Statistically speaking, she wasn’t in any danger. That’s what her rational self determined with dismissive ease. But that reasonable side of her brain still couldn’t justify the peephole; and her gut really was protesting, saying that something about the situation was wrong. Below her short sleeves, the fine hair on her arms were standing straight up, and her shoulders were tense with an anxiety she couldn’t understand.
Irritated with that reaction, Kayla decided to go with a reasonable middle ground. Placing her right hand on the doorknob, her fingers shaking just a little, she didn’t move to undo any of the locks quite yet.
“Hello?” She called through the door, her other hand braced against the cream-colored hallway wall.
Ominous silence was the only response.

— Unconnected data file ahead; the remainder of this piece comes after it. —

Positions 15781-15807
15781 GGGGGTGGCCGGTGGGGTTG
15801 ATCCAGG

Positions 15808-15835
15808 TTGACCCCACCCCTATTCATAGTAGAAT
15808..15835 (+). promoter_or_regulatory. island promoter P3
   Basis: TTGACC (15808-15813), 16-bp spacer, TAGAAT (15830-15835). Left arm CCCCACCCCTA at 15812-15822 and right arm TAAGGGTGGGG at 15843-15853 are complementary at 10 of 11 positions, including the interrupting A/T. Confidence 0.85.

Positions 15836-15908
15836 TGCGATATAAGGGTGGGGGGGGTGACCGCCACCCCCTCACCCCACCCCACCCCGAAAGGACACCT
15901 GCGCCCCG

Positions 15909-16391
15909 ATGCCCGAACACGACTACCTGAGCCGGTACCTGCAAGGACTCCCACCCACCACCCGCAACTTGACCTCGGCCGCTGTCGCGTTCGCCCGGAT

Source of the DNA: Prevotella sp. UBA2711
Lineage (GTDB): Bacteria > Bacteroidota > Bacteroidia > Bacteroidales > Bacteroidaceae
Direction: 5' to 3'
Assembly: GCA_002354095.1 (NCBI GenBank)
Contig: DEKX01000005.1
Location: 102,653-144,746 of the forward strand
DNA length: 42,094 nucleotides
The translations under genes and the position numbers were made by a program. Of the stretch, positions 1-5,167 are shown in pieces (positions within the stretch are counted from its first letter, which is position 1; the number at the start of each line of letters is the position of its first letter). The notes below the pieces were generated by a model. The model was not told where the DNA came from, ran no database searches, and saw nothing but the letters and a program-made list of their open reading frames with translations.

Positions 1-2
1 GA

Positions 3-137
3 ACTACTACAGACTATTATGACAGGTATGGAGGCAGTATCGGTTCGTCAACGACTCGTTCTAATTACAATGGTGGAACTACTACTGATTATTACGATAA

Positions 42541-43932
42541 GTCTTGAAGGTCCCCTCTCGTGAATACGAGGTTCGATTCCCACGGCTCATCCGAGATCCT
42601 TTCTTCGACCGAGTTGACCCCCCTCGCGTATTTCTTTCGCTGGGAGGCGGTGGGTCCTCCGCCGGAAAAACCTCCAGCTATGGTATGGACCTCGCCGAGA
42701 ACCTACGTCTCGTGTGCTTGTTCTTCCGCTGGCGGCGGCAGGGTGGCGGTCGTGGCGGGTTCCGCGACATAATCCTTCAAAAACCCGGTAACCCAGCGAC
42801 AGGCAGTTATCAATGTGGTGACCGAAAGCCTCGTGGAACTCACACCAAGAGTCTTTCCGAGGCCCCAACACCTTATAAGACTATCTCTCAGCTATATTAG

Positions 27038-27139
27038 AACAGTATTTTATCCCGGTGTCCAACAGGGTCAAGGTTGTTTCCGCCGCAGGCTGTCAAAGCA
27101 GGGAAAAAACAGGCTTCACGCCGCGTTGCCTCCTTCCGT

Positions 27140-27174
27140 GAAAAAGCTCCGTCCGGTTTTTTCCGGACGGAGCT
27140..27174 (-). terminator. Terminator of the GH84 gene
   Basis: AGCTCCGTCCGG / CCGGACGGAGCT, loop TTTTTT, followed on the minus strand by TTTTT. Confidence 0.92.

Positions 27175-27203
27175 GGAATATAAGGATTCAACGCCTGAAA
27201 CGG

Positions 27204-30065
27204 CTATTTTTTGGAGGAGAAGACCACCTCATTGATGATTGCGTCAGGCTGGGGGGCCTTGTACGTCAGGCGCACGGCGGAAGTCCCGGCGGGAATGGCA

Kayla’s eyes narrowed further. It seemed logical to assume that a neighbor or normal visitor would have answered. Unless, of course, he or she had already given up and walked off a mere two seconds after that final knock. Which didn’t seem likely.
It was the third sign that something wasn’t right.
The first was the fact that she never had unexpected visitors so late, especially not when her boyfriend and best friend were both out of the country on the same business trip. The second was the peephole. And if there was a fourth, it was the way her insides had tensed as soon as she realized there was someone outside.
Even so, it annoyed her to not know what was going on. Naturally analytic, Kayla had a strong aversion to uncertainty, and always wanted to take whatever extra steps she could to turn hypotheses into proven facts. It was part of who she was and what she did for a living, and it was never an easy urge to turn off.